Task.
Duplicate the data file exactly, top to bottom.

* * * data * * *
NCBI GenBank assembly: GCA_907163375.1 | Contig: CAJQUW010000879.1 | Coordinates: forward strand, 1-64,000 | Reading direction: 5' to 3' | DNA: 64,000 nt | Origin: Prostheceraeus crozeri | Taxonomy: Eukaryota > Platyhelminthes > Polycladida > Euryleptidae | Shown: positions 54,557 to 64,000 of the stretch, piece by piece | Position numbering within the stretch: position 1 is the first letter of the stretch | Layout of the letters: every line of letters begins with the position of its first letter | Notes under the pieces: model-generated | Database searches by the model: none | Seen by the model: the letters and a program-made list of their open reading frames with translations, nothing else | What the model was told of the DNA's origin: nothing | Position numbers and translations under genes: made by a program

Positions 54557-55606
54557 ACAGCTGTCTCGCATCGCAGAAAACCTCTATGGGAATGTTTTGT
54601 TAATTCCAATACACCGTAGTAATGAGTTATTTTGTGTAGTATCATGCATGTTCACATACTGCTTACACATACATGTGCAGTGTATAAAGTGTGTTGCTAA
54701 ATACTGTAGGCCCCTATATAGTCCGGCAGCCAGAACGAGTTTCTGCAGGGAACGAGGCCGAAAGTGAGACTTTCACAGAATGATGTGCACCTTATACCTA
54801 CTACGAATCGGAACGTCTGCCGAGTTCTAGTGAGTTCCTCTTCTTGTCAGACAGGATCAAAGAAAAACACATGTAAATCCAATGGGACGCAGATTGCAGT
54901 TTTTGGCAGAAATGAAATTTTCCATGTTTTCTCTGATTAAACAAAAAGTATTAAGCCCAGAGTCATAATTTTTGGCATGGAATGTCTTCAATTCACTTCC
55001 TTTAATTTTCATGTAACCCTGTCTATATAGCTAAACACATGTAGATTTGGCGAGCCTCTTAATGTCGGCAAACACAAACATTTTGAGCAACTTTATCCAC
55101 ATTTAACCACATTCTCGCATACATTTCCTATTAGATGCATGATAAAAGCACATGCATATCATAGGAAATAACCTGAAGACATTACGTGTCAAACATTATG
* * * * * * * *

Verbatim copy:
NCBI GenBank assembly: GCA_907163375.1 | Contig: CAJQUW010000879.1 | Coordinates: forward strand, 1-64,000 | Reading direction: 5' to 3' | DNA: 64,000 nt | Origin: Prostheceraeus crozeri | Taxonomy: Eukaryota > Platyhelminthes > Polycladida > Euryleptidae | Shown: positions 54,557 to 64,000 of the stretch, piece by piece | Position numbering within the stretch: position 1 is the first letter of the stretch | Layout of the letters: every line of letters begins with the position of its first letter | Notes under the pieces: model-generated | Database searches by the model: none | Seen by the model: the letters and a program-made list of their open reading frames with translations, nothing else | What the model was told of the DNA's origin: nothing | Position numbers and translations under genes: made by a program

Positions 54557-55606
54557 ACAGCTGTCTCGCATCGCAGAAAACCTCTATGGGAATGTTTTGT
54601 TAATTCCAATACACCGTAGTAATGAGTTATTTTGTGTAGTATCATGCATGTTCACATACTGCTTACACATACATGTGCAGTGTATAAAGTGTGTTGCTAA
54701 ATACTGTAGGCCCCTATATAGTCCGGCAGCCAGAACGAGTTTCTGCAGGGAACGAGGCCGAAAGTGAGACTTTCACAGAATGATGTGCACCTTATACCTA
54801 CTACGAATCGGAACGTCTGCCGAGTTCTAGTGAGTTCCTCTTCTTGTCAGACAGGATCAAAGAAAAACACATGTAAATCCAATGGGACGCAGATTGCAGT
54901 TTTTGGCAGAAATGAAATTTTCCATGTTTTCTCTGATTAAACAAAAAGTATTAAGCCCAGAGTCATAATTTTTGGCATGGAATGTCTTCAATTCACTTCC
55001 TTTAATTTTCATGTAACCCTGTCTATATAGCTAAACACATGTAGATTTGGCGAGCCTCTTAATGTCGGCAAACACAAACATTTTGAGCAACTTTATCCAC
55101 ATTTAACCACATTCTCGCATACATTTCCTATTAGATGCATGATAAAAGCACATGCATATCATAGGAAATAACCTGAAGACATTACGTGTCAAACATTATG